When I began the inner journey, in the 1970s, yoga and psychology often seemed opposed to one another—psychology being about the personal self, yoga having to do with that in us that is eternal. But over the last thirty years, more and more of us have come to recognize that the path of consciousness—the inner essence of yoga—asks us to wake up on every level. That means waking up not only to our divine Self, but also to those selves that don't feel so divine.
At some point, we need to investigate and integrate the ways in which our habitual patterns of thinking and feeling trip us up. On this path, we learn not to push away moments of discomfort, but to welcome them as opportunities to see into and eventually through the unexamined beliefs, expectations, and assumptions that may be driving us. In other words, being conscious in the yogic sense of the word means taking a very radical kind of responsibility for yourself.
The crucial first recognition on the path to radical consciousness happens when you realize that your inner state—your motives, your emotional reactions, and your patterns of thought—is constantly altering your experience of the world around you. I'm not suggesting here, as some New Age teachings do, that if we change our thoughts, or develop strong, emotionally charged positive intentions, that life will start going swimmingly. Nor am I implying that everything unpleasant that happens to us is our "fault," the result of some wrong thought or forgotten karmic mistake. Obviously, we're all embedded in complex webs of culture, physical environment, and other macro-conditions that shape and often control our destiny in ways we cannot alter. (Moreover, though positive intentions have great power, they don't always insure that everything will work out the way we'd like.)
Nonetheless, if you look deeply into your own life, you can't help noticing how beliefs and expectations, many of them formed in early childhood and therefore pre-conscious, skew the way you experience reality. And though spiritual practice is enormously important in freeing us from identifying with these patterns, it will not, by itself, remove them altogether. I know many people, myself included, who regularly "get" the truth of oneness in an immediate, experiential way. They've realized that everything is one energy, that "I" as an egoic being don't actually exist and that a peaceful balanced state is always available to them. Yet at the level of daily life, they've gone on being undermined by the same emotional tendencies, the same difficulties in relationships.
Yes, yoga and meditation can profoundly shift your world-view, and certain kinds of psychotherapy and bodywork can help free you from much of our patterning. But for real freedom, there is no substitute for becoming conscious of what lies in your unconscious, for the kind of self-inquiry that can start to show you what lies beneath the surface mind.
Your Own Personal Reality
Contemporary brain researchers have mapped how these patterns work: bundles of neurons bond around a certain set of thoughts or emotions, triggering hormonal responses that effect your entire body-mind. Then, whenever a certain set of stimuli triggers them, they'll spin you through the same old brain-loops.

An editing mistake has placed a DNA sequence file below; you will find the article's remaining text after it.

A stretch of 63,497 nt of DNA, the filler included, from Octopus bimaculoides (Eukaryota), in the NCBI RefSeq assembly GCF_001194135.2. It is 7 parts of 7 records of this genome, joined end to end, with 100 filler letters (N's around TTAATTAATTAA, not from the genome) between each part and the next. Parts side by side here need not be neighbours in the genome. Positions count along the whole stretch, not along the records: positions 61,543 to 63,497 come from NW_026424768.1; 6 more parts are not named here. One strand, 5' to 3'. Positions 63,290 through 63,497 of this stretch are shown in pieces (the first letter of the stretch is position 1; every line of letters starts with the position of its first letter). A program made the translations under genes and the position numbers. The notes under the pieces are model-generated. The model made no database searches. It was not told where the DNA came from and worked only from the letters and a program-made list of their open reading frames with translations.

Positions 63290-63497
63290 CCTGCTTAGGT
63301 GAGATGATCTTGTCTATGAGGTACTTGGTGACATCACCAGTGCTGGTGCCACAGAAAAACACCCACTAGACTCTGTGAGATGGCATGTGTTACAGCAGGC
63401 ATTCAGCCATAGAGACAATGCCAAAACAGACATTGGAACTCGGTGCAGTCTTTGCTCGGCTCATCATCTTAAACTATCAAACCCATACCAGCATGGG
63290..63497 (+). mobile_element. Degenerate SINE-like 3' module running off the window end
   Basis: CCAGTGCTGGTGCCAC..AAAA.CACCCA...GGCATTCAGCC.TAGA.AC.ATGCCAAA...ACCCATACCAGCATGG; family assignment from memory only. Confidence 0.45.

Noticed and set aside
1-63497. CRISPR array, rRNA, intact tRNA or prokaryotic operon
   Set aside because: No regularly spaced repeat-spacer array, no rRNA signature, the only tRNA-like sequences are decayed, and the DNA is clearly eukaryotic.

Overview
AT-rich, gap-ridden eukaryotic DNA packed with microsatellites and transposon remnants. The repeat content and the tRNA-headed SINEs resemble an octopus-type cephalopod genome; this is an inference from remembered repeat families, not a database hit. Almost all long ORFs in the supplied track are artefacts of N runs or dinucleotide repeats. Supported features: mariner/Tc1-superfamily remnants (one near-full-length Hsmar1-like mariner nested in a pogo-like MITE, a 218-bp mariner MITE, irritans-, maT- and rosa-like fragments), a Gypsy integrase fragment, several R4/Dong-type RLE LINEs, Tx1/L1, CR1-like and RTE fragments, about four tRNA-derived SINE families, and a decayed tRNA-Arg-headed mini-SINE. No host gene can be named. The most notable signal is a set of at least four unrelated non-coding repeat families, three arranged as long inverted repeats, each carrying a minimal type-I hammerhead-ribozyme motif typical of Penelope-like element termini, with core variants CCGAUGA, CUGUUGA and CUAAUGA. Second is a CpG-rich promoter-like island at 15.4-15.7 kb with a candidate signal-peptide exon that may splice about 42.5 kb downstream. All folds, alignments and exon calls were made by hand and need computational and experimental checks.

The good news is that because neurons are highly malleable, they rearrange themselves as you introduce more awareness into your system. The bad news is that when you don't, they just go on repeating themselves. That means ultimately that whatever you don't allow into consciousness will go on functioning in a compulsive, shadowy, underground fashion, so that your patterns of thought, feeling and reaction rule your life without your even realizing it. That's why relationships fail, plans come undone, safe harbors get pulled out from under you.
Carl Jung famously described the phenomenon of projection, in which inner tendencies that you can't allow into your consciousness get projected onto other people, so that they seem to be coming to you from outside yourself. The Yoga Vasistha, a medieval text of Vedanta, puts the same insight like this: "Your vision creates your reality." Essentially, this is also the conclusion of neuroscience. The world appears to you as it does because of the filters established in your brain. These filters—not just your "stories" about reality, but the energies behind those stories—have created the reality you know, and it will go on creating seemingly external circumstances that mirror your expectations and beliefs.
But this is the beauty of the path of consciousness. If you take responsibility for your own experience, and try giving some attention to your own part in the process, the very act of consciousness has an amazing way of freeing up your capacity for creative response.
Handling Petty Tyrants
Sometimes it's easier to see this in hindsight. A case in point: I worked for several years with a man who bullied and belittled me. I would respond defensively, and after a while I became gun-shy around him, always waiting for the boom to fall. My work suffered of course, but what really suffered was my self-esteem. I used to wonder, "Why doesn't this man respect me? Why doesn't he understand how hard I work?" After a while, I learned to read his moods, and use persuasion and flattery—tactics that the powerless have perfected for centuries to influence petty tyrants. I learned a lot from this experience, but still, for a long time afterward, I couldn't think about this man without resentment.